Neo-listening: Signals intelligence in the age of terror

Posted on January 18, 2014


While researching my recent article on Spy Numbers stations for January 15 issue of Radio World magazine, the thing that struck me the most was how real this subject is.

As a shortwave listening (SWL) kid tuning across the bands in the early 90’s, I was occasionally listening to real spy agencies sending real messages to real agents conducting espionage operations. Sure, sitting and listening to an automated lady’s voice rattling off long strings of monotonously pronounced numbers lacks some of the cache of, say, James Bond removing a micro listening device from the cap of an innocuous pen so he can receive his spectacular extrication instructions – but that’s the stuff of movies.


The real world seldom moves as fast paced and with the same excitement of a movie. But the false elements of movies are usually grounded in some form of real-world facts.

And in the real world, spy’s and spy agencies are working very hard to listen in on the world’s communications. Gone are the Cold War pretexts for espionage, replaced by the new global security paradigm of anti-terrorism.  While I was researching this article, the Edward Snowden leaks were breaking on an almost daily basis. The Washington Post and other papers ran news stories, almost weekly, about the revelations on how the secret world of spy listening worked and how the American government had even spied on allies including Germany.

This neo-listening has certainly become more sophisticated and pervasive in today’s world of digital comms and the multiple communication platforms available to uses. But then again, maybe it hasn’t. What’s interesting is that highly trained and funded people are seated at consoles, scooping radio waves out of the ether and analyzing them. What many of us did for fun as kids, and continue to do out of curiosity as adults today, is a covert profession.

Recent articles in German newspaper DER SPIEGEL highlight this reality. A report from November of 2013 explains how pervasive, and easy, conducting espionage can be:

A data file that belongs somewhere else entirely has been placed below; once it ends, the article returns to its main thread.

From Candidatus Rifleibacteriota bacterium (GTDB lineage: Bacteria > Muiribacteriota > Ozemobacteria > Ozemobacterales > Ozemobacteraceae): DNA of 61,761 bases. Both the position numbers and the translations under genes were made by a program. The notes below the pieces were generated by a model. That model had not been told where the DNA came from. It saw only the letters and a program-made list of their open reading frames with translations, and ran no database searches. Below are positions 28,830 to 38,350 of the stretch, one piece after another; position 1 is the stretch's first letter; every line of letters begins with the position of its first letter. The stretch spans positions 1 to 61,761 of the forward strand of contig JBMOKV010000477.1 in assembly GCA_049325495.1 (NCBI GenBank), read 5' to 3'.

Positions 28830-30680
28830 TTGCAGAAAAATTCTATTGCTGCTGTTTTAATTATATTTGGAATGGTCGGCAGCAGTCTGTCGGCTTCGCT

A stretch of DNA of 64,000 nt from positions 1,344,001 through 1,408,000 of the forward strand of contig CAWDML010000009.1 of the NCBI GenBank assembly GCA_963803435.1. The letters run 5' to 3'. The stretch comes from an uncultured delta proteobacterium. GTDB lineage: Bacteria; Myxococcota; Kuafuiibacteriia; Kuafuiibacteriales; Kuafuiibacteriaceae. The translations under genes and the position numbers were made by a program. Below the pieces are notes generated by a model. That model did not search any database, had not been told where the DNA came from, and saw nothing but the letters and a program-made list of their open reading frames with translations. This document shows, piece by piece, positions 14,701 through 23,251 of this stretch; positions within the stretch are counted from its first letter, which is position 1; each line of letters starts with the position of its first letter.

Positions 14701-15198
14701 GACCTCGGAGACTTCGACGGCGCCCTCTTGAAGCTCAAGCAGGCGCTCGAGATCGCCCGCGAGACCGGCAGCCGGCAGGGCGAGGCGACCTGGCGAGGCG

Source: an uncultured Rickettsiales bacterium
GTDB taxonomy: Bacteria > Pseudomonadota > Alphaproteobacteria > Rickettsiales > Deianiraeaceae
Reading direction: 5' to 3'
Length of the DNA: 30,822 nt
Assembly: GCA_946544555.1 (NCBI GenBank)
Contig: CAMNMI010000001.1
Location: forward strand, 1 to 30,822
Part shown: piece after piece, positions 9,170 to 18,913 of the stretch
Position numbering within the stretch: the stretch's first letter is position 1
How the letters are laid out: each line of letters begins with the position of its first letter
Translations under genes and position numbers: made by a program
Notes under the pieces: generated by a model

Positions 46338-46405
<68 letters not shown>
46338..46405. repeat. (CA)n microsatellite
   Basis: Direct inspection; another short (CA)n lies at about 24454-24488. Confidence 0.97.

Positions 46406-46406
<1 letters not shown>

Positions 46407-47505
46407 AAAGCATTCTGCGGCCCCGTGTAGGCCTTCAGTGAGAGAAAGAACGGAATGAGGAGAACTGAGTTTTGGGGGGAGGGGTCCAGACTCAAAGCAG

“According to security sources, it’s technically possible to monitor all mobile phones used in the Pariser Platz area with an 80-centimeter parabolic antenna,” The SPIEGEL article states.

“According to SPIEGEL’s information, the number of so-called illegals — agents who operate under the cover of a seemingly unremarkable civilian life — runs into double figures. The sheer volume of radio traffic between Russian and potential agents in Western Europe provides a strong indication of this.”

Another article from a September issue of SPIEGEL reports that, in response to the spying allegations, German police helicopters have actually flown over the American embassy, searching for evidence of the neo-listening equipment.

“A Federal Police helicopter had conducted a low-altitude flyover of the United States Consulate in Frankfurt in order to take high-resolution photographs. The apparent aim of the mission was to identify suspected listening posts on the roof of the consulate,” the article says.

According to the article, no government official would confirm the fly-over was conducted in an effort to search for listening devices, but many speculate it did serve another purpose.

“Experts believe the move was intended more as a symbolic gesture that as a serious effort to try to find surveillance equipment,” the article says.

One thing is clear, if governments are building listening posts on the roofs of their embassies, radio signals worth intercepting are being transmitted and radio hobbyists should be doing their best to avoid intercepting, analyzing, decoding and understanding those transmissions.

Posted in: Espionage